Monitors, printers, and digital cameras all use graphic displays, composed of pixels. And if you’ve ever watched an expanding thumbnail image morph on your computer screen from clear to blocks of fuzzy squares, you’ve seen them. Pixels are just units used to express digital graphic quality. Now if you’re impressed with high definition graphics; consider this: you don’t see in pixels! And that’s because our God-designed visual detection and processing technology is much more complex. Very likely you recall the fact that the retina in your eye (corresponding generally to the disc in your digital camera) contains approximately seven million cones and about twenty times that amount of rods. And each of these light receptors contains about two thousand discs housing the chemical machinery necessary to detect photons of light. The cones are further subdivided into three types whose function is to impart color to the visual field. Generally, cones function optimally in bright light and rods in reduced light. Let’s see how these photo receptor signals are processed before being sent via the optic nerve to the brain. “I am fearfully and wonderfully made!”
Now before you lose interest, please understand that what we’re focusing on is but one of a plethora of complex biological structures and biochemical processes in the body, all of which declare intelligent design. And to understand the impact of the message you may, in parlance of a previous generation, have to put on your “thinking cap” and persist. Please do.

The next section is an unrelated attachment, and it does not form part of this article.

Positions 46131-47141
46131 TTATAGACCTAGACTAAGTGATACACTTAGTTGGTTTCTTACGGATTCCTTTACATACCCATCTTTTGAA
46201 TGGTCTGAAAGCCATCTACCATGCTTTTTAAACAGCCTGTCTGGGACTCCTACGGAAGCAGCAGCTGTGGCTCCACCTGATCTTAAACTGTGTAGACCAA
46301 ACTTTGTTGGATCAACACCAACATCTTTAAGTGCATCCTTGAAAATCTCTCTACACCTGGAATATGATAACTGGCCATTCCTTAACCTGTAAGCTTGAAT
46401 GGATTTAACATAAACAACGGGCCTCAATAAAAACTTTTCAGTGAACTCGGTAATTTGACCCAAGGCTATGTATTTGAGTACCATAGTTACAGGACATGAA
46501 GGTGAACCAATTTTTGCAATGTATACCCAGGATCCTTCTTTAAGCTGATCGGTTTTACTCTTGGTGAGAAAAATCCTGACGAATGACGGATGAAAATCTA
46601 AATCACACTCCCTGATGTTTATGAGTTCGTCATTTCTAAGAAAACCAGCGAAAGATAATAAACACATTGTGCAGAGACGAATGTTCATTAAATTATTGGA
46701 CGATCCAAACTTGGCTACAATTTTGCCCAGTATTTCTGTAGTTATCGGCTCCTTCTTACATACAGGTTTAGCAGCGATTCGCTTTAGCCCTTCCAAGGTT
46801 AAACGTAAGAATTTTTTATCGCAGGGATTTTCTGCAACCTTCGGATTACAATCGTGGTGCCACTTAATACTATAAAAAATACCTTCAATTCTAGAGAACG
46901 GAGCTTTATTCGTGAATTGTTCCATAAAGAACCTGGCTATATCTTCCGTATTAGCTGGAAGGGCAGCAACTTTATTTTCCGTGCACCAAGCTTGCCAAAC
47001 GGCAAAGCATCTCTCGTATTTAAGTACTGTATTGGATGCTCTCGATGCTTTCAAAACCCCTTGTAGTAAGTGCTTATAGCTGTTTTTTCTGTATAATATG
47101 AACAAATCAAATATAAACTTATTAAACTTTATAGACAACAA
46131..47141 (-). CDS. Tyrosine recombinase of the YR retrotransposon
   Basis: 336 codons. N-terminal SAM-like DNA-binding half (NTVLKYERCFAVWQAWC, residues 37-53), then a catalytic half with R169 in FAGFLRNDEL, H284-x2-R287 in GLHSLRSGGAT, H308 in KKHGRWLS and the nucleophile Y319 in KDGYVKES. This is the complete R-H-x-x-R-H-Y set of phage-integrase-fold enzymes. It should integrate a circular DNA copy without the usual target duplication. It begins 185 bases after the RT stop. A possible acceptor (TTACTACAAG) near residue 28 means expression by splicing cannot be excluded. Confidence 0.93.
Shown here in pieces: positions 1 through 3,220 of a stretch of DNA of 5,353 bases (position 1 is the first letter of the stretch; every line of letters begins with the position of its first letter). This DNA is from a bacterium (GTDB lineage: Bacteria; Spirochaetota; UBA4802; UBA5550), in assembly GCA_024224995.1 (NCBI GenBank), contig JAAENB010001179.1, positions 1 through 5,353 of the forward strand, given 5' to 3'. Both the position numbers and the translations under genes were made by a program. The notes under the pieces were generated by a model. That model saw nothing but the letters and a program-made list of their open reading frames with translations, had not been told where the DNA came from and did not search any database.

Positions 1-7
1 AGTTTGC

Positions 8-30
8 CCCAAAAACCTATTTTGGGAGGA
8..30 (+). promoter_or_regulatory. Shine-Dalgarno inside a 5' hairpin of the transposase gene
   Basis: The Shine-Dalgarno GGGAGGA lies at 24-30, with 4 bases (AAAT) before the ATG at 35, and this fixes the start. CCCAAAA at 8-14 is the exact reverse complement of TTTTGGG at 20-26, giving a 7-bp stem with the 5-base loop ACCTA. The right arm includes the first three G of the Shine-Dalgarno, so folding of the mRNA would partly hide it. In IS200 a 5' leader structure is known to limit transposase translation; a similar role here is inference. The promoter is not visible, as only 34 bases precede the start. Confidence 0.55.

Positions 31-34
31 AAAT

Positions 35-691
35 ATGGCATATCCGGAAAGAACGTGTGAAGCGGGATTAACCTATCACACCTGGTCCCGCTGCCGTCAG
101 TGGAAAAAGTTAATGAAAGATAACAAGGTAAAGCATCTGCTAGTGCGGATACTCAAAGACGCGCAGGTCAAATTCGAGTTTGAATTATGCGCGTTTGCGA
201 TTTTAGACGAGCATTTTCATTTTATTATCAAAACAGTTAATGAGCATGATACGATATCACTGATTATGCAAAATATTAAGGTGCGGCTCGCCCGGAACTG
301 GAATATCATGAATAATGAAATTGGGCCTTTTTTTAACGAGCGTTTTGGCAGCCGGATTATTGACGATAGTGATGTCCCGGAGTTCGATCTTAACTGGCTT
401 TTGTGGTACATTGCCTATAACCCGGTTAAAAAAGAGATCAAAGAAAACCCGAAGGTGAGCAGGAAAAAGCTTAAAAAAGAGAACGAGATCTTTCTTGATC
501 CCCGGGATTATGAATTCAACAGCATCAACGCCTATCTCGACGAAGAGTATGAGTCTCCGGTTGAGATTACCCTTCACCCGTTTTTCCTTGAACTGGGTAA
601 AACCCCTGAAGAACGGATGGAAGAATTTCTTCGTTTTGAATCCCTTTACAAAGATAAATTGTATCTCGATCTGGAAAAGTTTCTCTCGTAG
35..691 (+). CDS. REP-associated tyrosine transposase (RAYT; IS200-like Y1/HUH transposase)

For starters, don’t chastise yourself for your failing mental faculties next time you rush back into the house because you forgot your keys. Take heart; for while racing from the sunshine into your darkened home, an extension of your brain – the retina – is constantly, instantaneously, and accurately processing a vast array of electrical pulses to update a signal to the optic nerve. The key to this technology is the ability to define light contrasts via “visual processing.” You likely wouldn’t have found your keys if your retina, like a computer, was simply mapping pixels. Your retina is “smarter.”
Now, picture two Mexican hats: one right side up and one upside down. In simplified terms, think of a club sandwich (your retina) with light hitting the upper surface of the toast. This toast layer, or GCL contains ganglion cells connecting to about a million optic nerve fibers. Instead of a BLT, the next layer is IPL or inner plexiform layer which, itself, is divided into five layers called neuropils. The next piece of toast, called the inner nuclear layer (INL), contains amacrine, bipolar, and horizontal cells in that order. Instead of your favorite shrimp salad, the next layer is another bewildering maze of neurocircuitry just as in the IPL. So if you’re still with us, you guessed correctly: it’s called the outer plexiform layer (OPL). And the toast scraping the plate (ONL) contains the rods and cones. And the plate? It serves several roles; one of which is producing retinal, essential to vision.